Construction of Cape Decision Lighthouse at an expected cost of $175,000 was approved in 1927, and Congress appropriated $59,400 in July 1929 to start the project. Between September 1929 and the following July, the construction site was leveled, a camp building erected, dock and tramway constructed, derrick and hoisting machinery set up, and a boathouse completed. By July 1931, all the concrete work at the station had been completed, leaving mostly interior work. The reinforced concrete lighthouse, with a focal plane of ninety-six feet, was officially activated on March 15, 1932. By that time, $158,000 had been spent on the station, which was the last of the sixteen major lighthouses built in Alaska.
The concrete lighthouse features a central, square tower rising to a height of seventy-five feet, with a one-story structure wrapped about its base. The lighthouse provided quarters for three keepers and had a basement that housed generators for the light and fog signal, boilers for the heating plant, and cisterns for storing water for domestic use and for cooling the engines. The third-order Fresnel lens, mounted in the circular, helical-bar lantern room, was transferred from the Tenth Lighthouse District, and a 300-watt bulb was used inside it to produce two white flashes every fifteen seconds. Cape Decision was the first lighthouse in Alaska to be powered by electricity.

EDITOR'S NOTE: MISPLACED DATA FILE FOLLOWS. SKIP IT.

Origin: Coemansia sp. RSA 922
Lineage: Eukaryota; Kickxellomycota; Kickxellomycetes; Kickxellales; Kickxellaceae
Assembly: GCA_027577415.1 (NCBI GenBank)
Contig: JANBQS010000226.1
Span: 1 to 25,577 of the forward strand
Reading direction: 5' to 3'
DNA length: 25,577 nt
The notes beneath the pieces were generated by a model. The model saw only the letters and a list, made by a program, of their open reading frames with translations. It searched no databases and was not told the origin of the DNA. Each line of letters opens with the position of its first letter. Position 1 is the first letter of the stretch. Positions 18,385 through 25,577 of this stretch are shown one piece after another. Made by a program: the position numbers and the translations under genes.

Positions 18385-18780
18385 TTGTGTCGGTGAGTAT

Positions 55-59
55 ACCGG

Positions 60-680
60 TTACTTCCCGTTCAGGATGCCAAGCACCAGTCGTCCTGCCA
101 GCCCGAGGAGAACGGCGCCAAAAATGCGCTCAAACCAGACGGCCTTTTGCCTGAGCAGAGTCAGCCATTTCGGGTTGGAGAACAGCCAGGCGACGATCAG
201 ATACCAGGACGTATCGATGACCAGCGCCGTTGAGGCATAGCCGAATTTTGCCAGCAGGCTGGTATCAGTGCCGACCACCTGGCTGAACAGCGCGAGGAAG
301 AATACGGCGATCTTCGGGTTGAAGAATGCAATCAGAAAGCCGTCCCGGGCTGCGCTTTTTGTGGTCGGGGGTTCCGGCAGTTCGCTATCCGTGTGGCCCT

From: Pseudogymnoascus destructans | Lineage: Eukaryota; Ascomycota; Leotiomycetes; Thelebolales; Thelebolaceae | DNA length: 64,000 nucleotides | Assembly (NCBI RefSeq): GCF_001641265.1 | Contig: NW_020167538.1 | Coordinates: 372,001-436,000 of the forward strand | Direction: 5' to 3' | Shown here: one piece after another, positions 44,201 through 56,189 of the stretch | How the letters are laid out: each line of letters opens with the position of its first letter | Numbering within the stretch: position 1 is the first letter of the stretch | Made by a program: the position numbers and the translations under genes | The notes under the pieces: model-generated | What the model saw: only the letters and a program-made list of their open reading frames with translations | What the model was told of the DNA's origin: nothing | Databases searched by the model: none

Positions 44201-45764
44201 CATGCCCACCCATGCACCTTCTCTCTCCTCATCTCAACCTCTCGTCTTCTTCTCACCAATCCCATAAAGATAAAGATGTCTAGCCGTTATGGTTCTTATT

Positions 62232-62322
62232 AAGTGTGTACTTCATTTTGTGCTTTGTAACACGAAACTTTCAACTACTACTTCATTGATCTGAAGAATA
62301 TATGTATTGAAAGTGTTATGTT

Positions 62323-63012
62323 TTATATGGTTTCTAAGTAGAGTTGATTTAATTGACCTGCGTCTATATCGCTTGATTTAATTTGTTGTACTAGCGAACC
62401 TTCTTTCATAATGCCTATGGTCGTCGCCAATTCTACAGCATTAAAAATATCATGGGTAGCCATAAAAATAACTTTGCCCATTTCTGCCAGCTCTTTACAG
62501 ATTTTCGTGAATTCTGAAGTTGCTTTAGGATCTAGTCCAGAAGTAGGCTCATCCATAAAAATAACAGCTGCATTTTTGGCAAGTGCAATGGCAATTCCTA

Ernest V. Evanson joined the Lighthouse Service during the summer of 1935 and was assigned to Cape Decision Lighthouse. On December 22, 1935, Evanson set out in the station’s boat to procure supplies, but the outboard motor quit not far from the station. The other keepers radioed for help and reported that they had last seen Evanson drifting about six miles from the lighthouse. The Coast Guard cutter Cyane and the lighthouse tender Hemlock were ordered to search for the missing keeper, but he was still missing two days after leaving the station and was feared lost at sea.
Water for the station was captured from the roof of the lighthouse and piped from a dam about 300 feet north of the lighthouse. In August 1941, the water supply failed after southeastern Alaska received just 0.76 of an inch of rainfall that month compared to the August average of 11.57. The Coast Guard cutters Nemaha and Cyane were tasked with delivering water to the lighthouses at Cape Decision, Guard Island, Tree Point, and Eldred Rock.
H.O. Essig was stationed at Cape Decision from 1943 to 1946. One perk that came with the remote assignment was three full months of leave after a year at the station. Still, that was not enough incentive for most men to sign up for more than a single year at the lighthouse. Essig “thoroughly enjoyed both the experience and the place…but realized that “it requires a certain breed of cat to handle it.” The men were expected to operate the station with a minimum amount of supervision, and at least during Essig’s stay, things ran quite smoothly.
Essig recalls that before one relief keeper was sent to the lighthouse from the Coast Guard base in Ketchikan, the chaplain’s office called him in and warned that “everything gets lit but the light” out at Cape Decision. Essig does admit that when the crew learned of V-E day, two of them took a ride aboard the mail boat to Port Alexander to procure some …uh…well… “lemonade.” Oh, and there was that time when rough seas forced them to land a twenty-case shipment of beer eight miles from the station…but they needed something to help ease the boredom and loneliness of life at Cape Decision.